You may have been watching with concern these past few days as Hurricane Harvey and its after effects ravage the countless communities and cities in South Texas. News reports continue to indicate that the storm’s heavy rainfall and subsequent flooding are unprecedented and exceeding expectations. According to ABC News, the United States government is responding through the deployment of 3,000 national and state guard service members, as well as 500 vehicles and 14 aircraft.
Although it is reassuring to see the ways government workers and officials are responding to the disaster, many still wonder: is there anything we can do to help? From far away, it is easy to feel powerless. Often, our immediate reaction is to try and find the nearest plane, train, or automobile, hitch a ride, and hope that our presence at the scene of the crisis will ultimately help serve those in need. Or, it is the exact opposite—we wring our hands and do nothing. But before you or anyone you know tries to go and single-handedly rescue victims of Hurricane Harvey, or just sits anxiously watching the television, here are some practical ways you can help right now.
First, pray. As Christ followers, our first inclination in times of struggle and strife should be to fix our eyes not on the disaster itself, but on the God who promises His steady presence throughout it. When we find ourselves slipping into dangerous patterns of worry on behalf of those in need, prayer is our best and surest remedy.
We can get together with fellow believers and pray for the safety of victims and their families. We can ask God to stop the storm and cause the floodwaters to recede. We can allow the Lord to reorient our hearts and fill our minds with the truth of His promises. He is, after all, the One who can calm every storm whether off the coast of Texas or in our very hearts.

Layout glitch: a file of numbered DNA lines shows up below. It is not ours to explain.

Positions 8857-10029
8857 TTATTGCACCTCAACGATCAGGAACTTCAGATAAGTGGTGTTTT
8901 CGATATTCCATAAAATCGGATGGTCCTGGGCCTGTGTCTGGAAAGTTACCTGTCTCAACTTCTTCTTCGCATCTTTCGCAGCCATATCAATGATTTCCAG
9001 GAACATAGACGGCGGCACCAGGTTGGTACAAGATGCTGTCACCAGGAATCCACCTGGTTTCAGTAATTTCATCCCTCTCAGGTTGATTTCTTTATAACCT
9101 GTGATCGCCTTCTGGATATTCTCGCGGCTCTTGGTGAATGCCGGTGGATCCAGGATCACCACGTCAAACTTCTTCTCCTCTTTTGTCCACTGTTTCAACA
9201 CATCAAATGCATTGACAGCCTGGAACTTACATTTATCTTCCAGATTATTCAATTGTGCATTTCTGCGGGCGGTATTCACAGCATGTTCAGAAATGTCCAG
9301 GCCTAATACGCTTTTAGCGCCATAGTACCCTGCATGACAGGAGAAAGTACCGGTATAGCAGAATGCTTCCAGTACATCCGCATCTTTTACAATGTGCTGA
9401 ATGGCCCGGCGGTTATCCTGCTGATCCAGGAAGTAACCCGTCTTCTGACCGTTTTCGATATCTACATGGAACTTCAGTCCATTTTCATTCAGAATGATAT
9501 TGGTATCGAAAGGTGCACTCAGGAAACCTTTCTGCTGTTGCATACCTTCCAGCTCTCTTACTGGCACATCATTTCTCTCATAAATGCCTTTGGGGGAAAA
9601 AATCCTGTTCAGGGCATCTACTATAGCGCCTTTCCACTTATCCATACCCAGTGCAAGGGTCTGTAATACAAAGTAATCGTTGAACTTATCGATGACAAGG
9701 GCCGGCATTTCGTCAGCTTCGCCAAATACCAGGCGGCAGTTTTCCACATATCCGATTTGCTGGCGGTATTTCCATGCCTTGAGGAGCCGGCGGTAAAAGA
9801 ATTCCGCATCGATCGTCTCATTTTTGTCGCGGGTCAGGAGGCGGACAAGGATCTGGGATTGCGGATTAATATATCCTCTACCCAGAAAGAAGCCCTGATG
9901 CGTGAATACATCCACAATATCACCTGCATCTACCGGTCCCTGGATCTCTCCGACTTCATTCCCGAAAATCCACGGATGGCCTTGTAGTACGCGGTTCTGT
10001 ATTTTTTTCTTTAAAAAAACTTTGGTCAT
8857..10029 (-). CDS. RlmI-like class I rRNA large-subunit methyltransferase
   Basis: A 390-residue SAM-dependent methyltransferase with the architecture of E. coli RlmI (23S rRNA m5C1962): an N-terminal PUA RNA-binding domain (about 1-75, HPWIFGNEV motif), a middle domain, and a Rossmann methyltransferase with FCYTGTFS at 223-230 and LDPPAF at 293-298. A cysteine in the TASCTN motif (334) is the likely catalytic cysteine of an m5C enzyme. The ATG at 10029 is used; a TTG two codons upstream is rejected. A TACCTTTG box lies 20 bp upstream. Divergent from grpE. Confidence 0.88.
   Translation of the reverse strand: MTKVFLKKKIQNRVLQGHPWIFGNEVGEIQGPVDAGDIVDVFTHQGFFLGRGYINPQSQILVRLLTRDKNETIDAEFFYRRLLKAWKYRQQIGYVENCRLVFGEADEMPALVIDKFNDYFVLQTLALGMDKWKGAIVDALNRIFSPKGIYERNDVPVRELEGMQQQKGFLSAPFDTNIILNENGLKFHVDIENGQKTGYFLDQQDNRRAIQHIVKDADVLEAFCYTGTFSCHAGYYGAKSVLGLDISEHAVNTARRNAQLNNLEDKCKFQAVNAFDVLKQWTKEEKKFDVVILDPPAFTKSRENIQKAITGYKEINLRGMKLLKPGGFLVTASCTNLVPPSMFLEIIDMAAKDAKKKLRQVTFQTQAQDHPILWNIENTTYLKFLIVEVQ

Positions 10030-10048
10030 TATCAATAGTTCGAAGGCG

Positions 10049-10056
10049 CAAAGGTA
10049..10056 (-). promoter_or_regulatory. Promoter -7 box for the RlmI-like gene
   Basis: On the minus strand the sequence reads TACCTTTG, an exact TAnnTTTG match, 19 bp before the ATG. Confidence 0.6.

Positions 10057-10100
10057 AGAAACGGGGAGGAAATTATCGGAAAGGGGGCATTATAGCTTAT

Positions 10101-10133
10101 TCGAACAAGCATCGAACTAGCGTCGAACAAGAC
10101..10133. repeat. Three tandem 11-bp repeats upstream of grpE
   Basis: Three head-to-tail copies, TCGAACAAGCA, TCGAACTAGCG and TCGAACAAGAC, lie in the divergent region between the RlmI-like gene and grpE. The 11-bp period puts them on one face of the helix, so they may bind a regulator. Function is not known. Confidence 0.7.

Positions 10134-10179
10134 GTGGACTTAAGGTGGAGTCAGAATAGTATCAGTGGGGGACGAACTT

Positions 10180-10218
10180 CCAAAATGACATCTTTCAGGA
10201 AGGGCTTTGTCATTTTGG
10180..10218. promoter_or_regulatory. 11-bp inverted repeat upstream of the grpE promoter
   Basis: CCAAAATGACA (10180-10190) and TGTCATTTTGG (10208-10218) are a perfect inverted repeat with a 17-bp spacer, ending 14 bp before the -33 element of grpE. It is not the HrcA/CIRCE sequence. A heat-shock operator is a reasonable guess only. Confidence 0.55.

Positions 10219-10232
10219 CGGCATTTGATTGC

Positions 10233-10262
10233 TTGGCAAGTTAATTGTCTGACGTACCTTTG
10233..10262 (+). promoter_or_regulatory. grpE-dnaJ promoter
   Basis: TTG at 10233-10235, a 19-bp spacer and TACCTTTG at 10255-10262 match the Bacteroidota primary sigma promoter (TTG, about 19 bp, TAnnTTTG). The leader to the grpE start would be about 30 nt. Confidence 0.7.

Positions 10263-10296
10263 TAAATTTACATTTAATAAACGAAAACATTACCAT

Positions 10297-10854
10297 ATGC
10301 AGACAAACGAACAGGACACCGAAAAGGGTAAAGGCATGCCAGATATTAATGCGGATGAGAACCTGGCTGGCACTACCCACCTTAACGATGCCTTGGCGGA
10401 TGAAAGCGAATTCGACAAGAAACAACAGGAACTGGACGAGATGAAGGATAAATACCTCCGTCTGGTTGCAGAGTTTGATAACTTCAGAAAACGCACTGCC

Second, look for ways that you and your church can be prepared when a disaster might happen near you. According to Janay Stargell, GEMA’s faith-based and non-governmental organization coordinator, communities often look for “churches to help respond” during times of recovery from a disaster. As Christ’s Church, this gives us an incredible opportunity to be His hands and feet when disaster strikes, both at home in our own communities and beyond. But it takes preparing before the moment of crisis. You may not be ready to help on the ground today, but you could be ready for the next time of desperate need.
Third, be well informed. Even for those prayerfully engaging from a distance, it can be surprising how valuable knowledge of the situation and the victims’ specific needs can be. Sending socks, winter parkas, and snow boots is a nice gesture for victims of a snowstorm, but it would do nothing to assist victims of a drought or earthquake. Know how to effectively help.
Last, consider donating. All of your donations to the SDB United Relief Fund are used to help provide relief to victims of a disaster. You can donate online here or you can mail your check to the SDB Center. Please make a note on your check that it is for the SDB United Relief Fund (SDBURF).
The One We Look To
Matthew 8 is a powerful example of what we are called to do when disasters are imminent and we feel out of control. We look to Jesus, the One who, by speaking a word, can calm all storms. We focus on Him, knowing that He is in control. And we do that by praying.
And then we follow Him into the disaster as He guides—whether through getting prepared for the next disaster or finding creative ways to help in the current crisis. Whatever He calls us to do, we can be sure of one thing: He isn’t calling us to do nothing. What we see on television impacts us whether we live in Texas or not. When one suffers, all suffer, and this can be the time when the Church shines the brightest. Please help today.